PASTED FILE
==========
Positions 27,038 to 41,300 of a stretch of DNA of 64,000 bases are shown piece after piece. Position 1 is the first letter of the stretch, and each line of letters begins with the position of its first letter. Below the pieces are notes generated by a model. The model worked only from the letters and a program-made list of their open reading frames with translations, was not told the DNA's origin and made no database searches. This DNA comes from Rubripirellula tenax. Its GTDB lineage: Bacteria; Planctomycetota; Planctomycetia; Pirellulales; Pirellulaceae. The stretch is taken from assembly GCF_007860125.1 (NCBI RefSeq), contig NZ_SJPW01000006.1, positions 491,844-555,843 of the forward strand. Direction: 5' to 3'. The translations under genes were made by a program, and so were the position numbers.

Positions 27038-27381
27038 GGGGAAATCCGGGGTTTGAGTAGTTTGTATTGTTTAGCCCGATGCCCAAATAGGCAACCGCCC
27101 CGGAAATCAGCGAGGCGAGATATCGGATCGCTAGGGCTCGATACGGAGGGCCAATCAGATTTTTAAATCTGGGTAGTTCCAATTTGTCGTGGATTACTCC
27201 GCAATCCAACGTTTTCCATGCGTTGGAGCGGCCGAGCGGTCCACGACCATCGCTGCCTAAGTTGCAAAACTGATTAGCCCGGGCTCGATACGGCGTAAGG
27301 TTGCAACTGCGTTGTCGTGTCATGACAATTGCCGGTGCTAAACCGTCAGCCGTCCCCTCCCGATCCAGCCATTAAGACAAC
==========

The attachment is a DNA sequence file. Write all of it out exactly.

Positions 27,038 to 41,300 of a stretch of DNA of 64,000 bases are shown piece after piece. Position 1 is the first letter of the stretch, and each line of letters begins with the position of its first letter. Below the pieces are notes generated by a model. The model worked only from the letters and a program-made list of their open reading frames with translations, was not told the DNA's origin and made no database searches. This DNA comes from Rubripirellula tenax. Its GTDB lineage: Bacteria; Planctomycetota; Planctomycetia; Pirellulales; Pirellulaceae. The stretch is taken from assembly GCF_007860125.1 (NCBI RefSeq), contig NZ_SJPW01000006.1, positions 491,844-555,843 of the forward strand. Direction: 5' to 3'. The translations under genes were made by a program, and so were the position numbers.

Positions 27038-27381
27038 GGGGAAATCCGGGGTTTGAGTAGTTTGTATTGTTTAGCCCGATGCCCAAATAGGCAACCGCCC
27101 CGGAAATCAGCGAGGCGAGATATCGGATCGCTAGGGCTCGATACGGAGGGCCAATCAGATTTTTAAATCTGGGTAGTTCCAATTTGTCGTGGATTACTCC
27201 GCAATCCAACGTTTTCCATGCGTTGGAGCGGCCGAGCGGTCCACGACCATCGCTGCCTAAGTTGCAAAACTGATTAGCCCGGGCTCGATACGGCGTAAGG
27301 TTGCAACTGCGTTGTCGTGTCATGACAATTGCCGGTGCTAAACCGTCAGCCGTCCCCTCCCGATCCAGCCATTAAGACAAC